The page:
April 1, 2020

Three Swastikas Found on Cornell in Nine Days

Photo from Wikimedia Commons.

A total of three swastikas have been found on Cornell University’s campus in a span of nine days, according to the Cornell Daily Sun.

The first swastika was found on a whiteboard at Court-Kay-Bauer Hall on Nov. 10; the second was found at Clara Dickson Hall on Nov. 14.

On Monday, the third swastika was found in the snow in front of Mews Hall, close to Appel Commons.

Avi Simon, a Jewish student who first noticed the swastika in the snow, told the Sun, “These are the symbols they [the alt-right] use in my experience, and it means a target toward all people of color, towards Jews, toward members of the LGBTQ community.”

Ryan Lombardi, the vice president for student and campus life at Cornell, expressed “revulsion” at the swastikas in a Tuesday statement.

“I vehemently denounce such acts, which are clearly intended to intimidate members of our community,” Lombardi said. “The swastika has historically been – and continues to be – used as a symbol of intolerance, terror and repression against vulnerable communities.”

Lombardi added that a “support gathering” would be held after Thanksgiving for community members to address the issue.

“I specifically want to acknowledge and affirm our support for the Jewish members of our community who have faced the impact of anti-Semitism nationally and, unfortunately, now locally as well,” Lombardi said. “It is our shared responsibility to denounce such cowardly acts.”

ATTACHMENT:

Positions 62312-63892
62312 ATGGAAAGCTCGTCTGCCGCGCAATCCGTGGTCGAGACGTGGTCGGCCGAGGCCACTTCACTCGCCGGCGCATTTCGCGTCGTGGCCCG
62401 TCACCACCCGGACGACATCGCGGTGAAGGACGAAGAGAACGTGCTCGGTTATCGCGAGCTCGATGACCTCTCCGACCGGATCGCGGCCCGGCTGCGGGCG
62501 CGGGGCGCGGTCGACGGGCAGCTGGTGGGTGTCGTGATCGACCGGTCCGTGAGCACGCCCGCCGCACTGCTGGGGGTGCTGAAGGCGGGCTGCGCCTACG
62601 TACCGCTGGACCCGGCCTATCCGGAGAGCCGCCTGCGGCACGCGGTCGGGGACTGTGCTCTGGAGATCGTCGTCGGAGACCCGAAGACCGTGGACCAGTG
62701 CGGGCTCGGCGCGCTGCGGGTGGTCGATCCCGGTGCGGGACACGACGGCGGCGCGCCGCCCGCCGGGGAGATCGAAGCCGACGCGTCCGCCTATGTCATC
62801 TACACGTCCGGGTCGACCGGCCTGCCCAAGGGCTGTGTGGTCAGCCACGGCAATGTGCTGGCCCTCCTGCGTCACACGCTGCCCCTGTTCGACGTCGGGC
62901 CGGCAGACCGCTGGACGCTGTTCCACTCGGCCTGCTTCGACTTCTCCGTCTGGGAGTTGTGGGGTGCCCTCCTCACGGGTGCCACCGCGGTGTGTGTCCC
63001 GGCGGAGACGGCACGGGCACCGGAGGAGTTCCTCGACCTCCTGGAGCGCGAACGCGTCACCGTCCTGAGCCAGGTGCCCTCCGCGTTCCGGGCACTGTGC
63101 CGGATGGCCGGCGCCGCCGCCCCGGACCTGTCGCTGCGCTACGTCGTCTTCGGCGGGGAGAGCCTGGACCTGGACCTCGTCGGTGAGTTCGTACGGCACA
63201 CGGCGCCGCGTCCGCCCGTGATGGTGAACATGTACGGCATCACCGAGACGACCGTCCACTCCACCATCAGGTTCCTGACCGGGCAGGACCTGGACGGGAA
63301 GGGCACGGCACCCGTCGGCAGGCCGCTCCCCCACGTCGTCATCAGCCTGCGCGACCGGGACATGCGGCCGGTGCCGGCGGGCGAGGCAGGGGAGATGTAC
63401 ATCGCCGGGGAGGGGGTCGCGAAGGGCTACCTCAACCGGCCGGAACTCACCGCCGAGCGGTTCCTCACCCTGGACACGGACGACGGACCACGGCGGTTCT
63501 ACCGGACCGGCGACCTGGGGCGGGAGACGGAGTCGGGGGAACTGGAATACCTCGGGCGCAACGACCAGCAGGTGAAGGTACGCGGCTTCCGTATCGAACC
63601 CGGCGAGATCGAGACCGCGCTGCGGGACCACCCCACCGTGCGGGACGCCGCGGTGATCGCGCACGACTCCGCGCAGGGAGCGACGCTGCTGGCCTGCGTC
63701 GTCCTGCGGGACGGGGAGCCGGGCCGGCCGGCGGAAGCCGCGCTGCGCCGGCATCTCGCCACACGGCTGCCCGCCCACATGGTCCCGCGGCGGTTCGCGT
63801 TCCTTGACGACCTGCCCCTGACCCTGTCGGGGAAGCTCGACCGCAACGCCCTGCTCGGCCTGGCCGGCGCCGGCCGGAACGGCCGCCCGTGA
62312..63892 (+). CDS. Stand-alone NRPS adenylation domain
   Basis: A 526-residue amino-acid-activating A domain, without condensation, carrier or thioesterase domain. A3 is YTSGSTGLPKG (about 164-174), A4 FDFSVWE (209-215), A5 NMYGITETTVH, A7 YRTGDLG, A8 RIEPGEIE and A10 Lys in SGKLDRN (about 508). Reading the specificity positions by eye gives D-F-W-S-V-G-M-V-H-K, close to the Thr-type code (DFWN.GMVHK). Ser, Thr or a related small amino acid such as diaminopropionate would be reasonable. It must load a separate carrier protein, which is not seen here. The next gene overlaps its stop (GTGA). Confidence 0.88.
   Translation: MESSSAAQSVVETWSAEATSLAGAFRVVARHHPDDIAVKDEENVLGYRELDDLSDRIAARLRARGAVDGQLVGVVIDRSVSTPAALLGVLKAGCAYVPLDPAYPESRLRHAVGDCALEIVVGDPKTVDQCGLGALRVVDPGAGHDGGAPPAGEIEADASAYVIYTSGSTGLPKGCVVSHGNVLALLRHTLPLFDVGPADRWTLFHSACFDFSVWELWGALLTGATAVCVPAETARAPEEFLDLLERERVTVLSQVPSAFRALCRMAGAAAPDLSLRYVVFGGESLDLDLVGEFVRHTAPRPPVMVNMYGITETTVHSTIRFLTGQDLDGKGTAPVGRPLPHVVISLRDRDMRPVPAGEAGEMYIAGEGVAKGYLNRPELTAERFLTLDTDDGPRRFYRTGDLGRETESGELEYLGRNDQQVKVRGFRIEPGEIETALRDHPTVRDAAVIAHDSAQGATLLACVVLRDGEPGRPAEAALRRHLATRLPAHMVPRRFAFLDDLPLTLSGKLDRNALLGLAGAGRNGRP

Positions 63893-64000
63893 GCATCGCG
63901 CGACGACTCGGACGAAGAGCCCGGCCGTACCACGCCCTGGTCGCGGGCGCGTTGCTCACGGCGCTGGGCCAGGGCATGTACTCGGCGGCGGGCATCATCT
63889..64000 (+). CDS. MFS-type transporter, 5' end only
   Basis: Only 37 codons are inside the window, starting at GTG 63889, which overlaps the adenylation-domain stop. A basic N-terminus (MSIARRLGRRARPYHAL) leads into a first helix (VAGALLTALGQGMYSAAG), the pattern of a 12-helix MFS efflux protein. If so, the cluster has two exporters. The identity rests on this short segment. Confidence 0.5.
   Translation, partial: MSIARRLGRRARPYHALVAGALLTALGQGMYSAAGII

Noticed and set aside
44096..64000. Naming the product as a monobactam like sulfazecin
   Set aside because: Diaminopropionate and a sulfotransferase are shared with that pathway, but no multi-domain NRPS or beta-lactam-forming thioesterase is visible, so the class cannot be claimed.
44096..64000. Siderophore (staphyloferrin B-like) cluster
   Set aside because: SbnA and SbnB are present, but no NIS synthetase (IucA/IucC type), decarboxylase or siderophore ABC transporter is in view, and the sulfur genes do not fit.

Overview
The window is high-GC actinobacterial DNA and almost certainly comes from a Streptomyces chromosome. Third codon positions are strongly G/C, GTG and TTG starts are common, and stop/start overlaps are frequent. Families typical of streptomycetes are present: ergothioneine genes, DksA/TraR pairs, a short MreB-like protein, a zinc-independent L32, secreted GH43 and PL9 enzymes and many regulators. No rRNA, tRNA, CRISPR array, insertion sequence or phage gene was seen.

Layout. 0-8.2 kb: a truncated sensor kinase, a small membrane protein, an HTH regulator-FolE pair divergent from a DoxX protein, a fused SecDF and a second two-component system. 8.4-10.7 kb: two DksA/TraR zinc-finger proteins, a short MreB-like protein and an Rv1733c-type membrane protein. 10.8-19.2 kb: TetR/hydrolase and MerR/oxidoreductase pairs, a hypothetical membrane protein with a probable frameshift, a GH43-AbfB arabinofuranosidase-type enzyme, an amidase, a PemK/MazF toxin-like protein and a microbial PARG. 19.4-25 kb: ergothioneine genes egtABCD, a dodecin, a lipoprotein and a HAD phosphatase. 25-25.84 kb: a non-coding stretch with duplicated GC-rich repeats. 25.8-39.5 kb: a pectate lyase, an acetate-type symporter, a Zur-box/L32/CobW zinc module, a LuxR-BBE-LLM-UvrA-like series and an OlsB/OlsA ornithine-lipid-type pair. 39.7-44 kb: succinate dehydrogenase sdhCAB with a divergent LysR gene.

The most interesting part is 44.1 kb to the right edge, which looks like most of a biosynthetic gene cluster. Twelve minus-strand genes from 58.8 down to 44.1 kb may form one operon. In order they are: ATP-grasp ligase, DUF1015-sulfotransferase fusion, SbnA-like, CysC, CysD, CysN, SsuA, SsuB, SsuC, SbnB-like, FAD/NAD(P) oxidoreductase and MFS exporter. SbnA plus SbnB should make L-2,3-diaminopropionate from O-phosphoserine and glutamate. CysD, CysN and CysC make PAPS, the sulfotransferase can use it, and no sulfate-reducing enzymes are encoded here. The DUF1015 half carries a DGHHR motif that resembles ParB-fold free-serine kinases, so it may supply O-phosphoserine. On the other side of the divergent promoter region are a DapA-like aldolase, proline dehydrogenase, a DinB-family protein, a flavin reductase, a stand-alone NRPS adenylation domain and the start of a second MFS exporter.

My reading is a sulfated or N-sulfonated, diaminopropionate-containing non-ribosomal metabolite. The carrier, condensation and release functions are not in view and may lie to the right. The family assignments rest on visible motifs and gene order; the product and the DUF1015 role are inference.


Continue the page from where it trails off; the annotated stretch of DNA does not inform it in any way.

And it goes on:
However, the university has been criticized over its response to the swastikas. The Sun argued in a Tuesday editorial that the university’s response to the swastika was too slow, prompting “an increase in confusion and worry among students.”

“While we appreciate the sentiment in VP Ryan Lombardi’s statement that was eventually emailed to students shortly before noon today, Cornell must understand that in this fast-paced world, it must move more quickly and assertively,” the editorial read. “It took five days and a third swastika for a statement to be released. Were the first two swastikas not worthy enough of recognition?”

The editorial added that Lombardi’s statement “said next to nothing about finding those responsible and holding them to account.”

“There was not even a sentence asking anyone with relevant information to come forward to help in the investigation,” the editorial concluded. “Denouncements are fine and good, but unless they are followed by action, they are not worth the digital ink in which they are printed.”

When asked by the Journal about the editorial, a university spokesperson simply pointed to Lombardi’s statement from earlier in the day.